A Ludicrous Impeachment Charge

Sunday, September 29, 2019

The political climate in the United States recorded new lows last week as the Democrats began a concerted effort to impeach Donald Trump for his telephone conversation on July 25, 2019 with Ukrainian President Volodymyr Zelensky. The conversation was no clandestine affair but rather took place in a fishbowl before both a bevy of professional notetakers located in the White House situation room and a squad of Ukrainian observers.

The President released this conversation after an anonymous whistleblower filed a complaint on August 12, 2019 with Republican Senator Richard Burr of North Carolina and Democratic Representative Adam Schiff of California. That letter asserted ominously that “in the course of my official duties, I have received information from multiple U.S. government officials that the President of the United States is using the power of his office to solicit interference from a foreign country in the 2020 U.S. election. The interference includes, among other things, pressuring a foreign country to investigate one of the President’s domestic political rivals,” which in this case referred to former Vice President Joe Biden and his son Hunter.

This initial complaint was then followed up by thousands of denunciations of Trump. Schiff concluded that the President had betrayed the nation and his oath of office in conducting a “criminal shakedown” by asking Zelensky to do him a “favor” by digging up dirt on Joe Biden. Democratic stalwart David Axelrod  nastily tweeted: “If a Dem president quietly held up aid to [a] country & a week later called that country’s president to ask him the ‘favor’ of digging up dirt on an opponent, the @GOP in Congress would be screaming holy hell and demanding impeachment. And they would be right!”

Sean Collins and Alex Ward of Vox opined that “[t]he timeline of Trump’s decision to withhold aid to Ukraine is increasingly suspicious.” Zelensky had mentioned on the call that his country was “almost ready to buy more Javelins from the United States for defense purposes.” Collins and Ward then insist, “Trump responded he’d like Zelensky to do him a ‘favor’ in return: investigate former Vice President Joe Biden and his son. It certainly seems like a quid pro quo was pretty clearly implied: You want your aid? Help me dig up dirt on my 2020 political rival.”

Impeachment does, or at least should, give rise to the most serious deliberations. This case does not come close to meeting that standard. Both the whistleblower complaint and the rough transcript of the phone call are in the public domain. The only correct verdict is that the whistleblower is reckless, if not outright dishonest, in putting forward this complaint. The political commentators are every bit as bad in drawing overwrought inferences by taking passages out of context or adding hostile inferences to innocuous texts. Worse, the quoted sentence from the whistleblower’s letter reveals that his entire case relies on hearsay of multiple conversations to which he was not privy, so it is impossible to cross-examine either the whistleblower or any of his alleged sources. Sadly, reliance on this information led the Inspector General of the Intelligence Community to conclude that the report “appears credible,” even though “the ICIG’s preliminary review identified some indicia of an arguable political bias on the part of the Complainant in favor of a rival political candidate.” No mention was made of who that candidate was, and what those indicia of bias included.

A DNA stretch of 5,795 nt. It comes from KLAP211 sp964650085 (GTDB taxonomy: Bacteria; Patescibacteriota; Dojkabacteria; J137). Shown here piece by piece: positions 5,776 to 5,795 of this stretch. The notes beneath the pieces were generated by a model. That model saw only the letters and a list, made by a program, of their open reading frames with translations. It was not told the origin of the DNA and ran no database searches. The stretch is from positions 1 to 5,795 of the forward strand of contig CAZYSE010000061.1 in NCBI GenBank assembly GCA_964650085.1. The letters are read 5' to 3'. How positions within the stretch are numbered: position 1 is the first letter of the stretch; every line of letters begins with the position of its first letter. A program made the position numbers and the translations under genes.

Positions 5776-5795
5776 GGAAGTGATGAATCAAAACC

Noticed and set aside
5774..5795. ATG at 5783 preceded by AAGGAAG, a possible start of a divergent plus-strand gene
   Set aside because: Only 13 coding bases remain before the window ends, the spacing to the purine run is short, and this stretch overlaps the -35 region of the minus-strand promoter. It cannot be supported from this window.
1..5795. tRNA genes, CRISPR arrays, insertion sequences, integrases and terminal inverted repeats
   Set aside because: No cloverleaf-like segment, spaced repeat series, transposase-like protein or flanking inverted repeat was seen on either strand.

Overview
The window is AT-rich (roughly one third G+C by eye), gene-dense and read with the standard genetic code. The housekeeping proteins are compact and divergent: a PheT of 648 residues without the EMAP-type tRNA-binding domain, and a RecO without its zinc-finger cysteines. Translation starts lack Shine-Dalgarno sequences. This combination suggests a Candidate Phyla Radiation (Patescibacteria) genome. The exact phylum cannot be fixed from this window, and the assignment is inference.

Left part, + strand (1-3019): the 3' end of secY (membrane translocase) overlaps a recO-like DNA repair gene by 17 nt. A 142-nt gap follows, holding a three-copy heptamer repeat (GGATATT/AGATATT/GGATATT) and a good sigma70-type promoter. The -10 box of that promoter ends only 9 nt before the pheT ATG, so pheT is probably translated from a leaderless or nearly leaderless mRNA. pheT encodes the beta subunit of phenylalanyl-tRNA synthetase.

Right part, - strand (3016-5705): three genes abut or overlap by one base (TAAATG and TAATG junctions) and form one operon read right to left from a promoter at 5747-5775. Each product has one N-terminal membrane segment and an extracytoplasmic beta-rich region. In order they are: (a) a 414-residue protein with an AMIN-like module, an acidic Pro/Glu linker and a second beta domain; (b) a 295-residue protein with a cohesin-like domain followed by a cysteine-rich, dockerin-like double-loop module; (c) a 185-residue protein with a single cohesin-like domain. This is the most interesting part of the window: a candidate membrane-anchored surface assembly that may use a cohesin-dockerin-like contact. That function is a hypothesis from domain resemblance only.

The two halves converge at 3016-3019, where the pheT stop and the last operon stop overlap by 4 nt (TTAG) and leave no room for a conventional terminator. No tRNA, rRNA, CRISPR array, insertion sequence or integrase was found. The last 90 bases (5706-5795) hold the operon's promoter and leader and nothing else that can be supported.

Nonetheless, the Democrats are gearing up to impeach on double hearsay, even though the best evidence of what happened is the call itself, which does not contain a shred of evidence to support the inflammatory charge that Trump was pressuring Zelensky to “dig up” dirt on Biden to improve the President’s chances of reelection.

For starters, neither President Trump nor President Zelensky mentions either the 2016 or 2020 presidential elections, let alone a possible role for Zelensky to interfere in 2020. Nor is there the hint of tension, let alone pressure, anywhere in this conversational lovefest where each man tries to outflatter the other. Trump does boast that “we do a lot for Ukraine,” but far from this being some kind of veiled threat, that observation only serves as an opening wedge for the President to slam Angela Merkel of Germany and a “lot of the European countries” for freeriding off the United States by underinvesting in their own defense. Zelensky agrees “[n]ot only 100% but actually 1000%” about Merkel.